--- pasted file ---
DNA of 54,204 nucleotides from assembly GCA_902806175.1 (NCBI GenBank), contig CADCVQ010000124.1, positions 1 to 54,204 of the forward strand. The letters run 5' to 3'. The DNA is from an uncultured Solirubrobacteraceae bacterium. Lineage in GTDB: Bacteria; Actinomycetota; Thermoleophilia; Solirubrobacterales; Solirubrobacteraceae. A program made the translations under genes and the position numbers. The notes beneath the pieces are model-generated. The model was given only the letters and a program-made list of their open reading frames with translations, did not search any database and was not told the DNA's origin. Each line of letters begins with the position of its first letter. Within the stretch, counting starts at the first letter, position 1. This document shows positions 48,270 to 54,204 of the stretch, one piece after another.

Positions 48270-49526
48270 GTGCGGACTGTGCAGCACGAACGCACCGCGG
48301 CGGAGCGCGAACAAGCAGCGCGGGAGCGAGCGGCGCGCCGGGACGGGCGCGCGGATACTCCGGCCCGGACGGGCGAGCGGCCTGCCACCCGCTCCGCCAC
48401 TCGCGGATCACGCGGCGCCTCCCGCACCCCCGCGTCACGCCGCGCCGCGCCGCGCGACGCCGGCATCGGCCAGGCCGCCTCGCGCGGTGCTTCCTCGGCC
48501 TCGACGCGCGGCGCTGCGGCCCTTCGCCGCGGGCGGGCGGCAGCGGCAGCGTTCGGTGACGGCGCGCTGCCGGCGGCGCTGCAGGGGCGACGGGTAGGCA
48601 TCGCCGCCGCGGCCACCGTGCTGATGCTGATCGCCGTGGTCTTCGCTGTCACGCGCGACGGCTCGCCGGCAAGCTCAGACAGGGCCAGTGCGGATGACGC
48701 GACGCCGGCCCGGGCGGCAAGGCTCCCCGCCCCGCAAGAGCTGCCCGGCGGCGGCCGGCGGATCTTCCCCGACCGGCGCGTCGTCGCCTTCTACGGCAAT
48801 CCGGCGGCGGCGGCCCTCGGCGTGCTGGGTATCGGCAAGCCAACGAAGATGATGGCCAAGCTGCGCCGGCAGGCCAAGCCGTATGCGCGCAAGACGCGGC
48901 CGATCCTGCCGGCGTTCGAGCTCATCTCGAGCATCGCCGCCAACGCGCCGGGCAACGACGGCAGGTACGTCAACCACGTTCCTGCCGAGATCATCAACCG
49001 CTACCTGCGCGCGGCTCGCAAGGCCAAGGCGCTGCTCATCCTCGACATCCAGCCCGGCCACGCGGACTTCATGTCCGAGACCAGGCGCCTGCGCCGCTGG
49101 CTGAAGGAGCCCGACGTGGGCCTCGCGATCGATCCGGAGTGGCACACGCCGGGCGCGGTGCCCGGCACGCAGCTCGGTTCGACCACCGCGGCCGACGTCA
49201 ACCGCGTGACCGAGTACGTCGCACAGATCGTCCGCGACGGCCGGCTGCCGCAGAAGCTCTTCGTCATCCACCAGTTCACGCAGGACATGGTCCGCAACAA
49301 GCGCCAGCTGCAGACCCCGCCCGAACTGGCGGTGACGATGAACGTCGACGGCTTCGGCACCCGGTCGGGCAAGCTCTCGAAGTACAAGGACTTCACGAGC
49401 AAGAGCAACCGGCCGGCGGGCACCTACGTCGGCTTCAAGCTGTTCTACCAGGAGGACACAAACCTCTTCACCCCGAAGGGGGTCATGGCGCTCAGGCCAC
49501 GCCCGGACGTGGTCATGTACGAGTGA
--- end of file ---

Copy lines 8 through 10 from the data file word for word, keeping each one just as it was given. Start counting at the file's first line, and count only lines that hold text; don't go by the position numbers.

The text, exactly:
48701 GACGCCGGCCCGGGCGGCAAGGCTCCCCGCCCCGCAAGAGCTGCCCGGCGGCGGCCGGCGGATCTTCCCCGACCGGCGCGTCGTCGCCTTCTACGGCAAT
48801 CCGGCGGCGGCGGCCCTCGGCGTGCTGGGTATCGGCAAGCCAACGAAGATGATGGCCAAGCTGCGCCGGCAGGCCAAGCCGTATGCGCGCAAGACGCGGC
48901 CGATCCTGCCGGCGTTCGAGCTCATCTCGAGCATCGCCGCCAACGCGCCGGGCAACGACGGCAGGTACGTCAACCACGTTCCTGCCGAGATCATCAACCG